Fall 2021 - GEOG 451 D100

Spatial Modeling (4)

Class Number: 4314

Delivery Method: Remote


  • Course Times + Location:

    Th 10:30 AM – 12:20 PM

  • Instructor:

    Suzana Dragicevic
    1 778 782-4621
    Office: RCB 6233
  • Prerequisites:

    GEOG 251 or one of STAT 201, 203 (formerly 103), 205, or 270; one of GEOG 351, 352, 353, 355 or 356.



Spatial models for the representation and simulation of physical, human and environmental processes. GIS and spatial analysis software are used in the laboratory for model development, from problem definition and solution to visualization. Quantitative.


Course Description
Spatial models allow us to represent real-world phenomena that change over space and time by using geospatial data, GIS and geosimulation approaches. Students will learn concepts related to the theory of complex systems, geographic automata, particularly cellular automata and agent-based models, as well as artificial intelligence, and their integration with GIS for representing, simulating and forecasting dynamic geographic phenomena. The topics will include but are not limited to space-time models of land-use/land cover change, urban sprawl, forest fires propagation, pollution, flooding, or invasive species spread. Issues of model testing and validation will also be examined. Students will learn how GIS, complexity theory and geographic automata can be used in simulating geographic phenomena and will be exposed to the scientific research process in the field of GIS-based spatial modeling.

The course is based on a combination of instructor-led presentations on theoretical and applied concepts related to spatial modeling and geosimulation, together with a hands-on modeling project. A required list of readings of scientific journal papers covering selected course topics will be provided. Each student will write a brief literature review on the topic for selected weekly readings.

Computer labs are designed to inform and support model building ideas and implementation through a project. Students will choose a dynamic spatio-temporal problem and conceptualize a modeling strategy to resolve it. GIS software will be available to implement a solution and the teaching assistant will be available to assist in that process. The final project will be presented as a short video and a final report written as a short scientific paper.

Remote delivery: the lectures and labs will be a mixture of synchronous and asynchronous, but primarily asynchronous. The midterm test scheduled for late in the term will be synchronous. There is no final exam. The lectures and labs will begin in the first week of the term.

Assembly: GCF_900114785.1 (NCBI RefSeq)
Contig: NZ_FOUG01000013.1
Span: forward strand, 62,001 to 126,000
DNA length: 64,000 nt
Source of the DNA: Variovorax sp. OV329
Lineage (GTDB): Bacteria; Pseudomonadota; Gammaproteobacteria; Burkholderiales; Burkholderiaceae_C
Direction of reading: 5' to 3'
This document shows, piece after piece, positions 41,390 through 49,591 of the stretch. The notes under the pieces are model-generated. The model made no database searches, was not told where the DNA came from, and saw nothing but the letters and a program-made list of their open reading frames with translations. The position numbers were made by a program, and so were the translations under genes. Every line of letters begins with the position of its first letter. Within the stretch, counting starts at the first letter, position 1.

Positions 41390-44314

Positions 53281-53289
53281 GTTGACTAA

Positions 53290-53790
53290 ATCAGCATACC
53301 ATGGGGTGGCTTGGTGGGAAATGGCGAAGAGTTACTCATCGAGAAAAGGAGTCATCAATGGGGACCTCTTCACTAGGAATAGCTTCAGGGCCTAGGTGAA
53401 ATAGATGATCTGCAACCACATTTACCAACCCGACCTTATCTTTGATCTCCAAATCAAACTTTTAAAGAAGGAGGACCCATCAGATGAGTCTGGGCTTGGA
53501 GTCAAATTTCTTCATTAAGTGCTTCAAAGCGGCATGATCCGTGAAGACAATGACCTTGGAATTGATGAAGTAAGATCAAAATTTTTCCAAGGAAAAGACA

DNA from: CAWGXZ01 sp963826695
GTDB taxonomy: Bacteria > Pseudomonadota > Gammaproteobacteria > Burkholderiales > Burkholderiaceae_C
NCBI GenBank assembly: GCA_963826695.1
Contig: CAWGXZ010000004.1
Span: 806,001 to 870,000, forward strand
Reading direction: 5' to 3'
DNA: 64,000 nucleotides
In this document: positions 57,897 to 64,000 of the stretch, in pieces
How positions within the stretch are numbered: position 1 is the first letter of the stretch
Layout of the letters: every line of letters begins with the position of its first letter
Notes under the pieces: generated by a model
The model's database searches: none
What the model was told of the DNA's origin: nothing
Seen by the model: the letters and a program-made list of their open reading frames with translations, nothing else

- Depending on the number of students enrolled, available resources and any changing circumstances during the term, the evaluation and course content can be subject to changes.
- This course may be applied towards the GIS Certificate Program.


  • brief literature review 15%
  • project proposal 15%
  • project video presentation 15%
  • project scientific paper report 35%
  • midterm test (synchronous) 20%


All marks in the course are absolute and not scaled or assigned based on a curve.



Requirements for Remote Learning:

Recent Windows or Mac computer, video camera, microphone, keyboard, mouse, reliable internet connection.
The GIS software and reading materials will be made available for your use during the course.

Registrar Notes:


SFU’s Academic Integrity web site http://www.sfu.ca/students/academicintegrity.html is filled with information on what is meant by academic dishonesty, where you can find resources to help with your studies and the consequences of cheating.  Check out the site for more information and videos that help explain the issues in plain English.

Each student is responsible for his or her conduct as it affects the University community.  Academic dishonesty, in whatever form, is ultimately destructive of the values of the University. Furthermore, it is unfair and discouraging to the majority of students who pursue their studies honestly. Scholarly integrity is required of all members of the University. http://www.sfu.ca/policies/gazette/student/s10-01.html


Teaching at SFU in fall 2021 will involve primarily in-person instruction, with approximately 70 to 80 per cent of classes in person/on campus, with safety plans in place.  Whether your course will be in-person or through remote methods will be clearly identified in the schedule of classes.  You will also know at enrollment whether remote course components will be “live” (synchronous) or at your own pace (asynchronous).

Enrolling in a course acknowledges that you are able to attend in whatever format is required.  You should not enroll in a course that is in-person if you are not able to return to campus, and should be aware that remote study may entail different modes of learning, interaction with your instructor, and ways of getting feedback on your work than may be the case for in-person classes.

Students with hidden or visible disabilities who may need class or exam accommodations, including in the context of remote learning, are advised to register with the SFU Centre for Accessible Learning (caladmin@sfu.ca or 778-782-3112) as early as possible in order to prepare for the fall 2021 term.